It might be through “discovery”, which is the process of gathering information from the opposing party in a case. It might just be your sharing your company documents with me. But until we can work through all the information necessary, and we really can’t until you’ve retained me, my answer wouldn’t be worth much.
A great attorney who mentored me used to remind the younger attorneys that sometimes an adequate (but not the best or most complete) answer can be found by just about anyone – without fancy legal research or a law degree. He referred to this as “Google-jitsu”. Once I’m your attorney, you can expect precise answers to the questions you ask, and even some answers to questions you didn’t know to ask.
But until you hire me, you really can’t rely on anything I say any more than you can rely on a basic web search.
You’ll probably have to go to court for something, but probably not for trial.
Not many cases make it to trial these days, but for some reason, every litigator feels the need to assure you that “we expect to take every case to trial”. Your goal in litigation is to get what you want without having to wait.
By taking fewer cases than bigger firms, I can immediately put a lot of time and energy into them. That often means I’m acquainted with the facts a lot quicker.
Understanding the facts early in a case usually gives us an advantage in the small battles leading up to trial. By keeping the other side on their heels, we can capitalize on that momentum. By working together, we can usually avoid the months (usually years) of drain that litigation can visit upon the parties.
The short answer is that most business litigation involves the attorneys and a judge. It’s only where the facts are murky that you may be called upon to explain where things went wrong.
At least half of my clients wind up testifying in some fashion. Usually, this involves answering 5-10 minutes of questioning during a routine pre-trial motion day, where only judges and attorneys are present.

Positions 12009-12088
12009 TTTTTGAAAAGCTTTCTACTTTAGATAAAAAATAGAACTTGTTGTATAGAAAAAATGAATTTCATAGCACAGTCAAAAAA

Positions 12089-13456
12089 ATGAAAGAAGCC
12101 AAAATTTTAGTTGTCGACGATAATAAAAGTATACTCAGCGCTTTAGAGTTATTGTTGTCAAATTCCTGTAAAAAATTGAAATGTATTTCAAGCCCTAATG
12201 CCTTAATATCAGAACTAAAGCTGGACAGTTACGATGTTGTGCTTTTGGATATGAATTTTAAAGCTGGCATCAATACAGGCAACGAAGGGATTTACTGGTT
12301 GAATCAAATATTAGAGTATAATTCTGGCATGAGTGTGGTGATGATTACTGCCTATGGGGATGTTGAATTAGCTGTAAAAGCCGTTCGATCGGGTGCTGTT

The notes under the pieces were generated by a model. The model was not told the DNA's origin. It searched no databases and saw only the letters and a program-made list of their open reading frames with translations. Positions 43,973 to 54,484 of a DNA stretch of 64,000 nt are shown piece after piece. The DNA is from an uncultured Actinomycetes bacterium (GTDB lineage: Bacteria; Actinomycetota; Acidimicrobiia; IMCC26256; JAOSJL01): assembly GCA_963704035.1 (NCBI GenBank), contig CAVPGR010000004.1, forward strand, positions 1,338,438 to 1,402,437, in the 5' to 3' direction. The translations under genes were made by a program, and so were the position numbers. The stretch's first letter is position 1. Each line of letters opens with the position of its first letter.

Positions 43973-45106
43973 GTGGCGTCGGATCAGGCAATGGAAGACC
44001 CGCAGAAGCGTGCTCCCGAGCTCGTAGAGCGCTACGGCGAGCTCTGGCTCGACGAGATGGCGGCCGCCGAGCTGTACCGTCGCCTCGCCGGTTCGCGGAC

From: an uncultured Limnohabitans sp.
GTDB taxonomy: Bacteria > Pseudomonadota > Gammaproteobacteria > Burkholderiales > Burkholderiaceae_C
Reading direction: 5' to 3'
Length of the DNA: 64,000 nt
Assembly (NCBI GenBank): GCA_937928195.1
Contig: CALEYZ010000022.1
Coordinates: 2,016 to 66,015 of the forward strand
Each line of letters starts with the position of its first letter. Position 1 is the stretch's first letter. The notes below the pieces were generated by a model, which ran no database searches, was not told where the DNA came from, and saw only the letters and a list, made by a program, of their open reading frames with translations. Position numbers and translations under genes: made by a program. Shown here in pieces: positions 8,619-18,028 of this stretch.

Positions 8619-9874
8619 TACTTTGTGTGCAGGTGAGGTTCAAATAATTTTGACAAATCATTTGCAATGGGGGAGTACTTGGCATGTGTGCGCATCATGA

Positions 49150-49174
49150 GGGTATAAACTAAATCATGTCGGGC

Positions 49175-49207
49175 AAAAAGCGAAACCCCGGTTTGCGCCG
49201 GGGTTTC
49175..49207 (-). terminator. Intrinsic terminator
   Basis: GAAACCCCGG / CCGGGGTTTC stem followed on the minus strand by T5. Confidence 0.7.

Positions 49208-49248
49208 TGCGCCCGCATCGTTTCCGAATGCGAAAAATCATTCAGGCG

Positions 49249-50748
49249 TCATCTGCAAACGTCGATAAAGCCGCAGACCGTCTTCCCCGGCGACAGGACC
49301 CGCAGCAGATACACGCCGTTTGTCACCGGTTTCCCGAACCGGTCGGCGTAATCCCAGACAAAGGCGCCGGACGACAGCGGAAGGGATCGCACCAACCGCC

Sometimes, it involves a lengthier deposition, which is a question and answer session at our office involving only attorneys.
If we go to trial, you’ll probably clear up any questions left after your previous testimony and depositions. Regardless of the setting in which you testify, it’s important to understand that the attorney asking you questions didn’t live out any of these facts. Nobody knows the facts better than you do, and that’s why a good client who really believes in their case is next to unbeatable.
One of the toughest lessons to learn is that sometimes judges view a certain result as just or fair, even where the law doesn’t support that result.
Those are the best issues to appeal and with most of my business clients, we agree that I’ll handle your case from start to finish, even if that means an appeal.
Quite a bit.
I’ve handled and am currently handling appeals in 4 (Baton Rouge, Lafayette, New Orleans, Gretna) of our state’s 5 appellate courts.
I’ve worked on large federal appeals in the U.S. Court of Appeals for the Fifth Circuit.
I’ve worked on appeals from federal bankruptcy judges’ rulings, both directly to the appellate court and also to the federal district judge.
I’ve obtained reversals where supervisory writs were necessary.
I’ve defended appeals after my clients won at the trial court.
I’m even comfortable handling appeals in administrative matters, for businesses charged with violating city code or who want to contest a property tax assessment.
Yes. I was trained primarily as a litigator, but as my practice has expanded, I find myself just as proud of the work I’ve done with clients to make their businesses neat, sensible, and able to avoid disputes through clear and thoughtful agreements and business practices.